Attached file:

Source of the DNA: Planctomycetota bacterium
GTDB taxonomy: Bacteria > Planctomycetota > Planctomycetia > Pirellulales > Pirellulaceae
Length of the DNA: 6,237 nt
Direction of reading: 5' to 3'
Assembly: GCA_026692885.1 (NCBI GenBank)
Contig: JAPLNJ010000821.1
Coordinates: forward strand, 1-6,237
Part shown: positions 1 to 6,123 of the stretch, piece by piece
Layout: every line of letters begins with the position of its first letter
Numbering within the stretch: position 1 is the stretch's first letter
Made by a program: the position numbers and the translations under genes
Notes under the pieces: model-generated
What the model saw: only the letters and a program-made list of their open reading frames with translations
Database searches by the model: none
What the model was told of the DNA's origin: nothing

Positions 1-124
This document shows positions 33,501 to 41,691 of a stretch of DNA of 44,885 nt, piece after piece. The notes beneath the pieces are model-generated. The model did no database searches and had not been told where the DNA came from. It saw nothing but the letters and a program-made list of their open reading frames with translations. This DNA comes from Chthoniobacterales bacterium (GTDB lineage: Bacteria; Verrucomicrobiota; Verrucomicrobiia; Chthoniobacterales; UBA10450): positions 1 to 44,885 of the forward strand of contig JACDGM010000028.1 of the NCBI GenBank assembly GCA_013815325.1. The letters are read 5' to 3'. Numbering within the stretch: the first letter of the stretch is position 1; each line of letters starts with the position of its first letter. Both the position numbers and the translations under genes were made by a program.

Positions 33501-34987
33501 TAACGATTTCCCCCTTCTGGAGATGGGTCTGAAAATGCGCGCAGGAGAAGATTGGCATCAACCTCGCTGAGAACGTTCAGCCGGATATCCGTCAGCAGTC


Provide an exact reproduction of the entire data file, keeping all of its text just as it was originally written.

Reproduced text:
Source of the DNA: Planctomycetota bacterium
GTDB taxonomy: Bacteria > Planctomycetota > Planctomycetia > Pirellulales > Pirellulaceae
Length of the DNA: 6,237 nt
Direction of reading: 5' to 3'
Assembly: GCA_026692885.1 (NCBI GenBank)
Contig: JAPLNJ010000821.1
Coordinates: forward strand, 1-6,237
Part shown: positions 1 to 6,123 of the stretch, piece by piece
Layout: every line of letters begins with the position of its first letter
Numbering within the stretch: position 1 is the stretch's first letter
Made by a program: the position numbers and the translations under genes
Notes under the pieces: model-generated
What the model saw: only the letters and a program-made list of their open reading frames with translations
Database searches by the model: none
What the model was told of the DNA's origin: nothing

Positions 1-124
This document shows positions 33,501 to 41,691 of a stretch of DNA of 44,885 nt, piece after piece. The notes beneath the pieces are model-generated. The model did no database searches and had not been told where the DNA came from. It saw nothing but the letters and a program-made list of their open reading frames with translations. This DNA comes from Chthoniobacterales bacterium (GTDB lineage: Bacteria; Verrucomicrobiota; Verrucomicrobiia; Chthoniobacterales; UBA10450): positions 1 to 44,885 of the forward strand of contig JACDGM010000028.1 of the NCBI GenBank assembly GCA_013815325.1. The letters are read 5' to 3'. Numbering within the stretch: the first letter of the stretch is position 1; each line of letters starts with the position of its first letter. Both the position numbers and the translations under genes were made by a program.

Positions 33501-34987
33501 TAACGATTTCCCCCTTCTGGAGATGGGTCTGAAAATGCGCGCAGGAGAAGATTGGCATCAACCTCGCTGAGAACGTTCAGCCGGATATCCGTCAGCAGTC